Style: Thai, Vietnamese, South East Asian
Address: 27 McKillop Street, Melbourne [Google Maps]
Phone: (03) 9603 1601
Hours: Lunch Mon-Sat 12:00pm-3:00pm / Dinner Mon-Fri 5:00pm-late, Sat 6:00pm-late
Prices: Set Lunch $25 / Banquets $45-$75 / E $4.50-13.50, M $26-38, D $13-15
Bookings: Necessary, telephone or online
GLUTTON, n. A person who escapes the evils of moderation by committing dyspepsia.
~ The Devil's Dictionary (C) 1911
Between the dim lighting, red accents and walls lined with comely maidens who've misplaced their shirts, Red Spice Road has the look of a den of iniquity. The sexy and raucous atmosphere coupled with the diverse scents emanating from the kitchen lulled me into a sense of abandonment I've not felt in some time (the 2010 Balgownie pinor noir probably played a part, cheap drunk that I am) and I gave my lustful appetite free reign. While the meal didn't qualify as a 10, our table discerning a number of missteps, you certainly wouldn't kick this one out of bed (perhaps my mixing of metaphors should cease here).
A starter of lamb ribs crumbed in chilli salt and cumin meets with universal acclaim. Will expresses a desire to forgo the rest of the menu in favour of MORE RIBS, as the meat is so soft and perfectly seasoned. I look forward to enjoying this dish in summer with a Belgian white ale.
|Lamb ribs with chilli salt, cumin and coriander|
|..no morsel left behind|
Our three shared mains along with fragrant rice arrived shortly thereafter, including a Panaeng (sic) curry of venison shank, soft shell crab salad and Red Spice Road's lauded signature dish of pork belly with apple slaw, chilli caramel and black vinegar.
|Soft-shell crab salad of green papaya, peanut and tomato|
I fail to detect much papaya in the accompanying salad but the soft-shell crab is beautifully crisp on the outside, tender on the inside and quickly annihilated.
We move on to the pork belly, divided into neatly-sized mouthfuls that are entirely deserving of rave reviews. Despite being partially immersed in the slaw dressing, the pork retains firmness and has a luscious mouthfeel, offset by the sweet and sour of the apple and vinegar, respectively.
|Venison shank Panaeng curry with kipfler potatoes|
However, it was the venison shank curry that proved to be my undoing. Unorthodox spelling aside (Panaeng?), this plate of food was so comprehensively pleasing that I ignored the fact that I was full and forged on. Like the ribs, the venison had been cooked until it was almost slipping from the bone. A mouthful of meat, curry sauce, potato, nuts and coriander was rich, crunchy and fresh-tasting, with the gentle flavour of coconut also coming through.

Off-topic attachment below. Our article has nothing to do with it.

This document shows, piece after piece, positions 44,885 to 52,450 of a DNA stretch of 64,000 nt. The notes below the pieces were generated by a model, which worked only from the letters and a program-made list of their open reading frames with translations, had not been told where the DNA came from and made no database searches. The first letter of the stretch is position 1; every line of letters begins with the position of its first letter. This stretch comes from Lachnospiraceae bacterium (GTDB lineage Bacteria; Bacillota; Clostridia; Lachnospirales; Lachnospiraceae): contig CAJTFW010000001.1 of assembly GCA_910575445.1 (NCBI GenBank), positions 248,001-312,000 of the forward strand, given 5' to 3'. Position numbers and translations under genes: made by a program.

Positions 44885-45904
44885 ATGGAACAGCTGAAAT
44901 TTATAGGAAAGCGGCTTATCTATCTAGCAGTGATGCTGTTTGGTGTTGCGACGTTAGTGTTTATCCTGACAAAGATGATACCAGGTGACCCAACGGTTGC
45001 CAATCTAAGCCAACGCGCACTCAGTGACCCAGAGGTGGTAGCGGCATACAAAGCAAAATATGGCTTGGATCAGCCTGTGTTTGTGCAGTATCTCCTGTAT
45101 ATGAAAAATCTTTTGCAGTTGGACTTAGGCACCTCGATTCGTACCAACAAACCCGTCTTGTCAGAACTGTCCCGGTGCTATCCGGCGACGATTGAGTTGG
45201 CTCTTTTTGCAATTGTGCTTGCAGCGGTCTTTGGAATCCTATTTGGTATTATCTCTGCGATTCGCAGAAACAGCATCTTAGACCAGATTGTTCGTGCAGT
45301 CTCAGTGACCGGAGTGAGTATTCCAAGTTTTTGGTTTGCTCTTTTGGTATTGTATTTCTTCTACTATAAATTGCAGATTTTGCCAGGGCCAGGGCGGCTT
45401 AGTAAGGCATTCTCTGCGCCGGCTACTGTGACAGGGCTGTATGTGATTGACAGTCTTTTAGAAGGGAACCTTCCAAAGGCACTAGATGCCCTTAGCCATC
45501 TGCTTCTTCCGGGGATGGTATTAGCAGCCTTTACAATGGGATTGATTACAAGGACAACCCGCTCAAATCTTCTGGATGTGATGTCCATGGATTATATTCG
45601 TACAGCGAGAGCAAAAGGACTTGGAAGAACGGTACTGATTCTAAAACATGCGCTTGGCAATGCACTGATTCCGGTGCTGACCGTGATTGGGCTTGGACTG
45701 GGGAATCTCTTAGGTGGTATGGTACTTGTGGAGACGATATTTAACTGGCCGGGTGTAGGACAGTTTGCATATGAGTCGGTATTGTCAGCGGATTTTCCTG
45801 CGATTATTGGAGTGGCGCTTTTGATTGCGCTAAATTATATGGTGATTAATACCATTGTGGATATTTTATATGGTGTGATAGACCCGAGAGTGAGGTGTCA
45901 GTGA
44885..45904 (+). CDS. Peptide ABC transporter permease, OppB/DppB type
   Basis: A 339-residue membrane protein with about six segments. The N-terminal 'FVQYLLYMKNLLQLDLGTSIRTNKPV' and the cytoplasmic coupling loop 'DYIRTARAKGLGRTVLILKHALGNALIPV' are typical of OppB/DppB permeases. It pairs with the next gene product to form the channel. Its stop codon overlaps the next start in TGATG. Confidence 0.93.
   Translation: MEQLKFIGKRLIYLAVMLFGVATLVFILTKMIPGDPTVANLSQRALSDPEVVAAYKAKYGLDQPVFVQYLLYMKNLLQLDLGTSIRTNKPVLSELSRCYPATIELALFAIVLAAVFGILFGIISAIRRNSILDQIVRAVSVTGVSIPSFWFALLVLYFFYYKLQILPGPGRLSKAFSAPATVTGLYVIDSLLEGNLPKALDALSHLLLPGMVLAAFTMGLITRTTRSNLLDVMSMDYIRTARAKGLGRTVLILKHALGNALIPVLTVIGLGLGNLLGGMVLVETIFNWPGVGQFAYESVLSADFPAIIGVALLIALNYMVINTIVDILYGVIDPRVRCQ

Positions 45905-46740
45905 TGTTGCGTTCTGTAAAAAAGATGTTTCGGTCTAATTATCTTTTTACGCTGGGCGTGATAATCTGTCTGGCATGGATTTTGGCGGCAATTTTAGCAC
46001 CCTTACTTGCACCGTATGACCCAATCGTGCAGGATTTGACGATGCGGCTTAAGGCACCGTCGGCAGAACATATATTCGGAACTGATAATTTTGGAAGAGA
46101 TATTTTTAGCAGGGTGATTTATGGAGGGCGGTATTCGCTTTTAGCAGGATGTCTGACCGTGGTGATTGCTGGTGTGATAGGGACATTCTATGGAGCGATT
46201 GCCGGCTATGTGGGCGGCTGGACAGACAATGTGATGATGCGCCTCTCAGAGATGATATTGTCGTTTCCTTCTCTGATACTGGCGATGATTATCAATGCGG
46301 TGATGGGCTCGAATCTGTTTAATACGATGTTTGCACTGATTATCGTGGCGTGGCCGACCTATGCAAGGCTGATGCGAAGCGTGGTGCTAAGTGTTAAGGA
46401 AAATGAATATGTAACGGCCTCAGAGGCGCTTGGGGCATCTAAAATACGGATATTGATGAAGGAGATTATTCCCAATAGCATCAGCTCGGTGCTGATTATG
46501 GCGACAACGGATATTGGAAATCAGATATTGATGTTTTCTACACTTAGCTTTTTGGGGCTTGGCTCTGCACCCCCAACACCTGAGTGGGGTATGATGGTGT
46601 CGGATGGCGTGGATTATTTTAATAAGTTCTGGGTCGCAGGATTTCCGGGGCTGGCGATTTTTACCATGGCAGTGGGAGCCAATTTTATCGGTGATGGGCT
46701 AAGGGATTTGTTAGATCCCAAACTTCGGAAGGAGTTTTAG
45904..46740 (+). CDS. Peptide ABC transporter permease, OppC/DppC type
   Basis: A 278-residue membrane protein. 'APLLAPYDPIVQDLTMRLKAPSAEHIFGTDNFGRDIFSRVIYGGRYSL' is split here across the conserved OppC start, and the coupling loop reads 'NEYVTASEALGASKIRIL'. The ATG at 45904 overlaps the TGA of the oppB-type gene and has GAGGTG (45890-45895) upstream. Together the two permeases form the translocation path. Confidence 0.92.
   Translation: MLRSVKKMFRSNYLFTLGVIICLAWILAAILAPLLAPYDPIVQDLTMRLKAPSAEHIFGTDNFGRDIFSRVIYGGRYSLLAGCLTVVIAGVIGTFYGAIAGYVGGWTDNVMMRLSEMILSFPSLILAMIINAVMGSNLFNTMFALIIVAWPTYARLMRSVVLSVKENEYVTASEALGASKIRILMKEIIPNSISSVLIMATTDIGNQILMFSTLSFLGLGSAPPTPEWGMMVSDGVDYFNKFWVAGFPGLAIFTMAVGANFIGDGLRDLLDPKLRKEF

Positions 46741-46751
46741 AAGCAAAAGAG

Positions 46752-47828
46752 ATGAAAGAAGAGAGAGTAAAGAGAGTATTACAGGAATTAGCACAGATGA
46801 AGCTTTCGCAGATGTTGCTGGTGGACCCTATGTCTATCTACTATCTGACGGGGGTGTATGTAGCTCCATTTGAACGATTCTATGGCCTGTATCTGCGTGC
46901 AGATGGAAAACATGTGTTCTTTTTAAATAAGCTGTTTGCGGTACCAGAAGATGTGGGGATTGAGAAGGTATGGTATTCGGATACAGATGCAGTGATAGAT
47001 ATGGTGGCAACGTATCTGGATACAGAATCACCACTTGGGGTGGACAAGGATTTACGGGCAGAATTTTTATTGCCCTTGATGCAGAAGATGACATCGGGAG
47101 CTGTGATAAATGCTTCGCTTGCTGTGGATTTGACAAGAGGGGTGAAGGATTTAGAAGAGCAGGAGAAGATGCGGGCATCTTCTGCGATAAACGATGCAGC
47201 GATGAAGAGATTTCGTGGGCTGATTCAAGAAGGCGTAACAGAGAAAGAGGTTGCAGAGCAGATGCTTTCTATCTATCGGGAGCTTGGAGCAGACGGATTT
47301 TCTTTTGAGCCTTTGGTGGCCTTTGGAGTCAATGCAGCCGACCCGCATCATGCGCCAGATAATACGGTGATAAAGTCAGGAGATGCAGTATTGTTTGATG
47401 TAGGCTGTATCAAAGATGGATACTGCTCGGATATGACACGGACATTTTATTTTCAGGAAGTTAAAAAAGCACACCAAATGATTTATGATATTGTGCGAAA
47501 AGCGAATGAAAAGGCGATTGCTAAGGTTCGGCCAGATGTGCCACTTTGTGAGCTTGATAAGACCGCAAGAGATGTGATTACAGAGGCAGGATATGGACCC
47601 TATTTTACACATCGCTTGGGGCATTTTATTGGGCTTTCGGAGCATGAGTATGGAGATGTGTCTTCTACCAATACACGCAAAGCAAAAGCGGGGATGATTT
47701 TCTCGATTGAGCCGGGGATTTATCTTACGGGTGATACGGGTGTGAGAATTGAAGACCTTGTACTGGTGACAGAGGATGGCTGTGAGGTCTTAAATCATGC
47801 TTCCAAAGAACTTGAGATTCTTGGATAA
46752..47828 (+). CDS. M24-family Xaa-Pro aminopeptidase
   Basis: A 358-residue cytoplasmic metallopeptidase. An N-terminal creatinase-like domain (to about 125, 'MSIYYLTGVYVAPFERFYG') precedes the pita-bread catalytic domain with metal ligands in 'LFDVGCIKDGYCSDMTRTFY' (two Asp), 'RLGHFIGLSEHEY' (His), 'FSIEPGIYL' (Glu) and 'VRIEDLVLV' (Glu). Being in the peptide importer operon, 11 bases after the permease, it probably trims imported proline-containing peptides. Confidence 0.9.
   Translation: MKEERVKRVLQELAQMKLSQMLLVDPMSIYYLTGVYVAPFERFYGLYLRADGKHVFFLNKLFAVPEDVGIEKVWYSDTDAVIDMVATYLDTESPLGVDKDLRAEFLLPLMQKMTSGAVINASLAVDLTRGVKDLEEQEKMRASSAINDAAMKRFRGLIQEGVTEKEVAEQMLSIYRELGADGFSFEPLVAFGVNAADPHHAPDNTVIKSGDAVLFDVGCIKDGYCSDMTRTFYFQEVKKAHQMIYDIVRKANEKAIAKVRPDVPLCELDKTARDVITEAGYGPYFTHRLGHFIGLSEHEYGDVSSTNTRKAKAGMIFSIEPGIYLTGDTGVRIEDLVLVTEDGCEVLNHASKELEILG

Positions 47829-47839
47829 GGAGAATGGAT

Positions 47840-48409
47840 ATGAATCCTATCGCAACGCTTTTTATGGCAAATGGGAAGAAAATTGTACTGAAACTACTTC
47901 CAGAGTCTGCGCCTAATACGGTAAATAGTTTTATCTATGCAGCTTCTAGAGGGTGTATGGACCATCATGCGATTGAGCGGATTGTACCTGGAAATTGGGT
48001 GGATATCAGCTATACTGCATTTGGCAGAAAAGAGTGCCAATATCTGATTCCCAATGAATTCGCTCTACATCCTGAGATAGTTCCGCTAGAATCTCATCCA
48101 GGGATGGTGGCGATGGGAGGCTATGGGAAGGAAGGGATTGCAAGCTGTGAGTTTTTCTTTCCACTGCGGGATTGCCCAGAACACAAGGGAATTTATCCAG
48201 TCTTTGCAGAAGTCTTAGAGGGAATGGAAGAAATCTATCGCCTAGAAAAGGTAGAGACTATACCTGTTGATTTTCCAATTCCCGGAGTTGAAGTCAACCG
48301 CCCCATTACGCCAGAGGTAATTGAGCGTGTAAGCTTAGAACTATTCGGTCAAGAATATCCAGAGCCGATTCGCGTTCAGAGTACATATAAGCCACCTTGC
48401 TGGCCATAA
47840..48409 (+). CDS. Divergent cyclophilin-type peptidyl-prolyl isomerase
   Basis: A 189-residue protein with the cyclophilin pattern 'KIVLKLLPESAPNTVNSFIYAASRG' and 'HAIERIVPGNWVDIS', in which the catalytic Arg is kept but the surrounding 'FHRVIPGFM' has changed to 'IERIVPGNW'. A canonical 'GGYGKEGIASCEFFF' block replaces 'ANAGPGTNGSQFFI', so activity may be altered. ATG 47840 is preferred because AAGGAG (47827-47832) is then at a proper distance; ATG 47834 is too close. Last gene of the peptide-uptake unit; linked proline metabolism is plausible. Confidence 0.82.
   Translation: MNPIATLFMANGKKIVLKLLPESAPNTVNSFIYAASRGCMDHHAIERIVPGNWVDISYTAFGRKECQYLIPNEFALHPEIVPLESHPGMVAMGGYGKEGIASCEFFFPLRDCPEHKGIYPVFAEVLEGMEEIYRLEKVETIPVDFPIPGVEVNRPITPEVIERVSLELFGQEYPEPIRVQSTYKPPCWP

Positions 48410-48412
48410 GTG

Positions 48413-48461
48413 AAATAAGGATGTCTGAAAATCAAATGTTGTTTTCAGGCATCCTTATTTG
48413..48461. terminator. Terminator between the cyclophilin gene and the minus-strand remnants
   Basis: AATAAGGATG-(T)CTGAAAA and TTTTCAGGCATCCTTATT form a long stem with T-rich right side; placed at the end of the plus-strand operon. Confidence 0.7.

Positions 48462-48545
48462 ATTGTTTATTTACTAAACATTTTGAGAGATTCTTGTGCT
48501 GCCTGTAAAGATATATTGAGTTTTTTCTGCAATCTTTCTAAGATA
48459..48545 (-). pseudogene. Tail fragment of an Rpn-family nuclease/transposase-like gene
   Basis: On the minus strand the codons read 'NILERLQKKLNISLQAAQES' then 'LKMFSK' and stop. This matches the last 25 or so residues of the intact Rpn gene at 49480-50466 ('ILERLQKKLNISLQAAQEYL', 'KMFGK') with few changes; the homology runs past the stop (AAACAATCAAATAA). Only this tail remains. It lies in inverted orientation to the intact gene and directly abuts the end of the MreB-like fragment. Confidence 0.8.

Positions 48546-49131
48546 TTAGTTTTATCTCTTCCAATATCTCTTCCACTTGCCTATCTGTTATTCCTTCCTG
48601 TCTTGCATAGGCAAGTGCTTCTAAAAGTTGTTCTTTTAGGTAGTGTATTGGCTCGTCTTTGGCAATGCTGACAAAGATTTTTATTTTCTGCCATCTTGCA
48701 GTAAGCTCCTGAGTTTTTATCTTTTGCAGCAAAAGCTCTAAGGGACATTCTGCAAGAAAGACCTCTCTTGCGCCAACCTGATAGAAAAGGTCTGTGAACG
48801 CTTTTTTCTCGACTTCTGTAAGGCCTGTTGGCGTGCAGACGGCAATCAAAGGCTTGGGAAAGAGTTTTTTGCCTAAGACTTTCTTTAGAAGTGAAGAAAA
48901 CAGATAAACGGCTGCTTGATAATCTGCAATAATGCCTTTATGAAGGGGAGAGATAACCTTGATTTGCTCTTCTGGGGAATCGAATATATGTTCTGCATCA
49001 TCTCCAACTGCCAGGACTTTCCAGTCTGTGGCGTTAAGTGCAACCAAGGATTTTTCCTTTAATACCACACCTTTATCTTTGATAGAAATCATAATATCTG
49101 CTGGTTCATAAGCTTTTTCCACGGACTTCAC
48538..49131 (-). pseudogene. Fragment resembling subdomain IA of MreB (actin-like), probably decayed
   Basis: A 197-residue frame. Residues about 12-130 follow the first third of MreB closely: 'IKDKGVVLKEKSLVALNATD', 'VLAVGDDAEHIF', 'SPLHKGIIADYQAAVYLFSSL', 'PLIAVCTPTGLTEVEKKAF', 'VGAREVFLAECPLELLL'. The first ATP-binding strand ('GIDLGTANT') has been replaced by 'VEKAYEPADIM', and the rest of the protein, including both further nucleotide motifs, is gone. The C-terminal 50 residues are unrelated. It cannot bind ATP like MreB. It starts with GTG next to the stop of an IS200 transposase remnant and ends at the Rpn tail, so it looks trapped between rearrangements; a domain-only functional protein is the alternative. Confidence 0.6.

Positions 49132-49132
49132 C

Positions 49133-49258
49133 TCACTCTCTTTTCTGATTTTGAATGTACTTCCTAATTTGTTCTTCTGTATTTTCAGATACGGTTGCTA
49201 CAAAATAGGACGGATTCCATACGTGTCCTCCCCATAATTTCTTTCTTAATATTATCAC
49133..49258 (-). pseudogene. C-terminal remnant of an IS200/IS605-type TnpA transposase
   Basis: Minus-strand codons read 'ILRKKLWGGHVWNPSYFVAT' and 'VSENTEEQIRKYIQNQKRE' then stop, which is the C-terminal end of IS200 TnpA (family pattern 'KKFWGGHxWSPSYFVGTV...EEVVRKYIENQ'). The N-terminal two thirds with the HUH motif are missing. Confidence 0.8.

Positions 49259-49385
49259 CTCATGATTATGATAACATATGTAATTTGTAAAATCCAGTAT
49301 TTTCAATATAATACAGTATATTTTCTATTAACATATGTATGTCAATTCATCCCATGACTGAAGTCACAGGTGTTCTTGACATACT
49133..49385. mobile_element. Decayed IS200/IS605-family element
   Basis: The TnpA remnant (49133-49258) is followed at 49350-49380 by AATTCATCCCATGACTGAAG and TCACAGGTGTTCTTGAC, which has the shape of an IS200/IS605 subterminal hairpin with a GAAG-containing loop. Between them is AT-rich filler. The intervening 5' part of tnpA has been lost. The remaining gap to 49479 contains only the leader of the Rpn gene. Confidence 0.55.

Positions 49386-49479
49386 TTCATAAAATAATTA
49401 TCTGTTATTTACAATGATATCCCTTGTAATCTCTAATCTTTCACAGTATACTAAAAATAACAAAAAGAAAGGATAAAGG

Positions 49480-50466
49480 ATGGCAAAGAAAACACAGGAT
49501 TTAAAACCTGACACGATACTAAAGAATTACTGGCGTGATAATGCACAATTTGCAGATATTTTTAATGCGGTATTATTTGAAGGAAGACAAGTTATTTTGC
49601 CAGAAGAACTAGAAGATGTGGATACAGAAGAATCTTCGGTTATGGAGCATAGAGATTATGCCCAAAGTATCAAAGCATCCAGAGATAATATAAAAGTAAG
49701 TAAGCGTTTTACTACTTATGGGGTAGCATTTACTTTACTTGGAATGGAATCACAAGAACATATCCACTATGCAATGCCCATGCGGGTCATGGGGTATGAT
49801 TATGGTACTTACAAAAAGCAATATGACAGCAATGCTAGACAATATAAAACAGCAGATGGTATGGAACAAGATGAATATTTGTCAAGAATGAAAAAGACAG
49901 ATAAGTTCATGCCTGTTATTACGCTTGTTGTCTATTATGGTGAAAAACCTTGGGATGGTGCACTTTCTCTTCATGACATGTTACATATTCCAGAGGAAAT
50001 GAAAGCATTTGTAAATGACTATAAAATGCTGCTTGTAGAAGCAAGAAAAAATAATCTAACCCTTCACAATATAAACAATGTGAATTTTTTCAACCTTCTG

At this point, the only disappointment was that our second serve of rice was overcooked - tragically mushy.
The guys insisted upon ordering dessert, which I was receptive to provided we were sharing. I hiccuped and thought ruefully of the 'gluttony' scene in Seven...
|Lemongrass pannacotta, watermelon jelly, mango marshmallow and peanut praline / Lychee-filled doughnuts with palm sugar and coconut ice-cream|
Sadly, the lemongrass pannacotta was a bimbo of a dessert: pretty as a picture and bland, with no lemongrass registering. Both watermelon constituents also lacked taste and the peanut praline was of such negligible quantity as to be worthless.
Fortunately for our tastebuds (and unfortunately for my stomach), the lychee-filled doughnuts made for an inspired dessert. I've never before seen doughnuts stuffed with whole fruit; the dough had obviously been fried rapidly, leaving a light outer layer that gave way to the bright juiciness within. Additional fresh lychees flanked quenelles of coconut ice-cream.
There is a great deal to like about Red Spice Road, not least of all the generosity of flavour and serving sizes. I should also mention that most seating is communal, which is a set-up I quite enjoy, although in this instance, I suspect the party atmosphere contributed to my excesses.
So it was that I ate with alacrity and lost my head...and my appetite for the next 16 hours.